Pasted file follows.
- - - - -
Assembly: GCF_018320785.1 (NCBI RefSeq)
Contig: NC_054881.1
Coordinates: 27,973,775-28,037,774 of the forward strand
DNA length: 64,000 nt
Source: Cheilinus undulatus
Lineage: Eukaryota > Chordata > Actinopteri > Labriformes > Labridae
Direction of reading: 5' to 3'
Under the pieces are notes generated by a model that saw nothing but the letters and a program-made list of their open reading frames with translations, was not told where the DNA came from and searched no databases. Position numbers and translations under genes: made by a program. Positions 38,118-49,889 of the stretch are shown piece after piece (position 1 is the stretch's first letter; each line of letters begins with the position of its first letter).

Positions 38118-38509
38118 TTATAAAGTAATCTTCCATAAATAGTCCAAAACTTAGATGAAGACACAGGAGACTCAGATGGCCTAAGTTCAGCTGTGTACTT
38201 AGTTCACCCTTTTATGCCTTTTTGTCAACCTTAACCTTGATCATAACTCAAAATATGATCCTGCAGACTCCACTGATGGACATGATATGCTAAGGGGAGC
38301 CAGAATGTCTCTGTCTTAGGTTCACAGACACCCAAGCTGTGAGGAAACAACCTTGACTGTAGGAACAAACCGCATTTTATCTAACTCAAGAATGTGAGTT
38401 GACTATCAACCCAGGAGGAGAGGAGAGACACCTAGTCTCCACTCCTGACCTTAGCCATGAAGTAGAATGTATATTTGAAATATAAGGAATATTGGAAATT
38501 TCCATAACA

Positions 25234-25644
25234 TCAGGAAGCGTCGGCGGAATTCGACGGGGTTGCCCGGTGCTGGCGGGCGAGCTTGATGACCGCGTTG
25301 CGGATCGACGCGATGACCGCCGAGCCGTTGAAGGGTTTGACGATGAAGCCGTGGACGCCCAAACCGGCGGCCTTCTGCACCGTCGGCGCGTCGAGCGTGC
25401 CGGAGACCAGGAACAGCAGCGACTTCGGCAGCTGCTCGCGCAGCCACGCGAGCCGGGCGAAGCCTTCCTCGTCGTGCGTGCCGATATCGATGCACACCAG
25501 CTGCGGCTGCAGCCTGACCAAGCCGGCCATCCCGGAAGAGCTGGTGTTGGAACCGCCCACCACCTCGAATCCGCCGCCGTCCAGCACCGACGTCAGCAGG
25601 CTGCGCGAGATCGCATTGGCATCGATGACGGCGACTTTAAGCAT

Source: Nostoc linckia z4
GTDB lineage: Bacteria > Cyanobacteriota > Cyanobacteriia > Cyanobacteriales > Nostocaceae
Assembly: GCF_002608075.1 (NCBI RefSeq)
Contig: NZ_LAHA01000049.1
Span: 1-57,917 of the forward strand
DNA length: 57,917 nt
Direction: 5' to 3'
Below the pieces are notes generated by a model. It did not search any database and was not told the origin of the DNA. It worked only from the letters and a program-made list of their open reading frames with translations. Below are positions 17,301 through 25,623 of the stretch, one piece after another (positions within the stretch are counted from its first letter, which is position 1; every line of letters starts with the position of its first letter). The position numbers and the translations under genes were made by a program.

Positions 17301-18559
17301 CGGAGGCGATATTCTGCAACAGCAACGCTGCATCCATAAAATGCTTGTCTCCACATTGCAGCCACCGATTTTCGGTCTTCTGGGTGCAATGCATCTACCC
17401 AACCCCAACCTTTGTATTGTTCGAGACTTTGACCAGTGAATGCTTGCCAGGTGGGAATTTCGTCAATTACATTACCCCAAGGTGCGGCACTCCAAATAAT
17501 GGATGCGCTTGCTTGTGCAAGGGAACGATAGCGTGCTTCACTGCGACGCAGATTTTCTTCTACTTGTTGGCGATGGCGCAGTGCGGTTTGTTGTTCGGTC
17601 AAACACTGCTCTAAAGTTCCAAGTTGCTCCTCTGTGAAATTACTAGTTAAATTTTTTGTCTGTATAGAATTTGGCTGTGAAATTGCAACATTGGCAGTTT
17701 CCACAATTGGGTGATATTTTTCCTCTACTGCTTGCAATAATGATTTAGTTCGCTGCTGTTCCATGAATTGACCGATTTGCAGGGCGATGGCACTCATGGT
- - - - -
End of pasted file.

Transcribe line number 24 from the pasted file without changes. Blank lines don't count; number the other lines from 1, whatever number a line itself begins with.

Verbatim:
Contig: NZ_LAHA01000049.1